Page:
Trailing 5-3 with three minutes left in the Keystone Games’ roller-hockey championship, 12-year-old Nick Droszcz tells his coach, "I promise you we will not lose this game."
With one second left in regulation, Droszcz’s Burke Jr. Ottakringer team still trails the Pittsburgh Bandits 5-4. But Droszcz makes good on his confident promise when he takes a pass from teammate Alicia Klevecka and scores the game-tying goal.
The local squad, playing in its first-ever state championship match, gets goals from Droszcz and Klevecka in the overtime shootout, winning the game 7-6.
"As soon as I scored the goal, I fell on the ground and my teammates picked me up and carried me around the ring," Klevecka said.
She was one of many to burst into tears of joy after the hard-fought victory.
But Droszcz never doubted that his teammates would come home with gold medals hanging from their necks.
"We were pumped to play that game," he said. "We were better than the other team."
The Keystone State Summer Games XXI is Pennsylvania’s largest multisport festival, with at least 12,000 participants. All athletes must have amateur status and a Pennsylvania residence established 30 days prior to participating in tryouts. One of the many purposes behind the event is to prepare athletes to enter national and international competitions.
The tournament served its purpose for the Burke squad, based at Second and Jackson streets. The win qualified the team for the 2003 State Games of America in Hartford, Conn.
Before the Keystone Games, the Ottakringer competed in a host of regional tournaments all over South Jersey. Coach Bill Koslosky, who plays professional roller hockey for the New Jersey Ottakringer, said the Keystone Games committee approached him about entering teams into this year’s competition.
The coach, who started the Burke Ottakringer program in 1996, sent the 10-and-under and 12-and-under squads to the event. The younger team finished the Keystone Games with a 2-2 record. The local squad faced some of the best all-star teams from around the state, and proved it belonged.
"We played our game," Koslosky said. "They’ve been playing with each other so long that they should be able to play with blindfolds."
The coach started the in-house roller-hockey program at Burke with the help of his brothers, Jack and Mike. A resident of Front and Mifflin streets, Koslosky spent a lot of time at the nearby rec center and always saw kids playing the sport. Once he formed the squad and the players started competing in tournaments, they lost quite a few, but persevered.
"I’d rather them play the best competition and lose than beat lesser teams," Koslosky said.
The squad stood up to the test earlier this month by finishing the Keystone Games with a 5-0 record. Jim French and Joe Meenan led Burke’s offense in the round-robin tournament with seven goals apiece, while Nick Davidson contributed strong passes. Ace goaltender Colon McGarrigle finished the tournament with three shutouts and allowed just 10 goals in five games. When the gold medal was on the line, the goalie didn’t allow his nerves to take over.
"I had real good defense," he said.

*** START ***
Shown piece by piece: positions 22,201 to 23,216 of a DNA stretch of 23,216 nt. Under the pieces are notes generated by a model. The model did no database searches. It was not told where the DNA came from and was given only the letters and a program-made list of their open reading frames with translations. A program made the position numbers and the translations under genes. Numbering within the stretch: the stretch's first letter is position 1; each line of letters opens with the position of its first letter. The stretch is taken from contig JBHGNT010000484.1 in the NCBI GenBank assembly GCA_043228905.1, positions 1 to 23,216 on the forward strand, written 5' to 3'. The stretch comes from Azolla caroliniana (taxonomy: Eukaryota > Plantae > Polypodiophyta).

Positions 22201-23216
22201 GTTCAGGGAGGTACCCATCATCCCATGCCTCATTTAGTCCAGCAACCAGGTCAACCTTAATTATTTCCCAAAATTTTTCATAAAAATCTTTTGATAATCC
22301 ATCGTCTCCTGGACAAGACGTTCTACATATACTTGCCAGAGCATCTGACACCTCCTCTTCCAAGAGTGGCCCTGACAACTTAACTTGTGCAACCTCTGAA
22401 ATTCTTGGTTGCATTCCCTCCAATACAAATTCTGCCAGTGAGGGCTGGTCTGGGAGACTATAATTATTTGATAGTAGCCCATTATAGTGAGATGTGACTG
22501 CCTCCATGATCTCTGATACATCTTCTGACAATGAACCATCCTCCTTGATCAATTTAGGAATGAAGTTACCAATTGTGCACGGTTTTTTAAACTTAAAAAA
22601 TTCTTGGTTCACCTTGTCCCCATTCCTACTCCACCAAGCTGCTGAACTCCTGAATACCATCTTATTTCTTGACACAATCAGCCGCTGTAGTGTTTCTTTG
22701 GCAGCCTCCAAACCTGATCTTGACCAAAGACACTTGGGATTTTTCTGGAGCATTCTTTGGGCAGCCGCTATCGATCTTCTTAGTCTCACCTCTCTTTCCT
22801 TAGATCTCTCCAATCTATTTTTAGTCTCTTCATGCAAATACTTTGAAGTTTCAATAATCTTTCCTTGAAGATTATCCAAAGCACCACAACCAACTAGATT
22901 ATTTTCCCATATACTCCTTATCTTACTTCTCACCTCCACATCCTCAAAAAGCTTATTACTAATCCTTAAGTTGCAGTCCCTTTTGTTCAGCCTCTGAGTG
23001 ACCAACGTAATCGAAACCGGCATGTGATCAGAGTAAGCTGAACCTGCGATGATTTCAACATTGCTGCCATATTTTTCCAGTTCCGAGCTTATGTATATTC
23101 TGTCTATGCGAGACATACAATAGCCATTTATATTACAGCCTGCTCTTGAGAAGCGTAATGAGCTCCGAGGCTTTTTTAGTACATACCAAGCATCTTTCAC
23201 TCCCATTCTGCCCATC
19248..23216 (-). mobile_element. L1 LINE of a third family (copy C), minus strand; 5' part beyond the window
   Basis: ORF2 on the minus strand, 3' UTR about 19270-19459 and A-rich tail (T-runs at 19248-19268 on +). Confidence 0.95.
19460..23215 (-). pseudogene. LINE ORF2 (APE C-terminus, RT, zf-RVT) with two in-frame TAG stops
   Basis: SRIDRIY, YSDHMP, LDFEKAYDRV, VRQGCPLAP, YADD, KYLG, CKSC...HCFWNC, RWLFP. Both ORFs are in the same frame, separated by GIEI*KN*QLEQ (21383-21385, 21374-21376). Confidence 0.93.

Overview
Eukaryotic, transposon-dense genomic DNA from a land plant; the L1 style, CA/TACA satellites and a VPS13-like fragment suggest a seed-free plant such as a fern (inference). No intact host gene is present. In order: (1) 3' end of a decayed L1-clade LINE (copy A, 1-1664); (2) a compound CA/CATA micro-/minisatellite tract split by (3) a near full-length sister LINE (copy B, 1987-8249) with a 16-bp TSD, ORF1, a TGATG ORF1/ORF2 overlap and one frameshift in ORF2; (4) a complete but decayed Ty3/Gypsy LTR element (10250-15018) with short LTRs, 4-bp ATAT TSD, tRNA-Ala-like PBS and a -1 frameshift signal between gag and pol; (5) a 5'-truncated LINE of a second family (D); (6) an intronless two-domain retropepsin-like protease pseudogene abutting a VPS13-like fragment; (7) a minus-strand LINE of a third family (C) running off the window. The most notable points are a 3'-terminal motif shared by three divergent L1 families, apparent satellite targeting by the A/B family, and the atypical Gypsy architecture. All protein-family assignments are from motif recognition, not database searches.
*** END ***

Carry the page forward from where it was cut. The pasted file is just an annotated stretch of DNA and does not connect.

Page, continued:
When his team was trailing by two goals in the championship game, McGarrigle said he knew the South Philly squad needed a strong defensive stand.
"I just came out and challenged more," he said. "My eyes were on the puck at all times."
These champions might be just 12, but they approach their sport with the maturity of professionals. When the game is on the line, each player knows his or her role, and shares the credit.
"The offense was great," said defenseman Chris Delesandro. "They took a lot of pressure off the defense and the goalies. It was a big help."
Teammates Mike Shinn, Mike Barishek and Jordan Katchok also contributed a strong defensive effort in the championship game. Tink Haines, Sean Castineira and Nick Amicone played key roles as well.
Regular practices at Burke’s rink have helped build the team’s skills. In 1999, local councilmen James Kenney and Frank DiCicco joined forces with the Philadelphia Department of Recreation to build a new roller-hockey rink at the rec center. The rink is 146 feet by 80 feet, which is close to the regulation size of 200 feet by 85 feet. Playground director Mark Squilla developed a weeknight in-house league to give local youths an opportunity to play more games.
Some of the players have spent so much time at the rink, they feel like family. Klevecka, the only girl on the Ottakringer squad, said her 12 male teammates are like brothers. More importantly, she has become confident in her role as a key player.
"When I score, [the other teams] say, ‘This girl is good,’" she said.
Soon, the Burke "family" may be spending a lot more time on the road together. Koslosky, who shares coaching duties with brother Jack and Jim French Sr., plans to take his team to Downingtown, Williamsport and Long Island, N.Y., over the next few months.
The coach said he hopes to line up community sponsorships to help cover the cost of tournament fees, hotels and food. The trip to the Keystone Games cost the team $3,000-$4,000, which included extra gas after driving 100 miles too far west on the way home. It seems the group got a bit too caught up in its golden moment.
As long as the South Philly squad sticks to its team motto — "We lead, others follow" — the gold may just keep coming.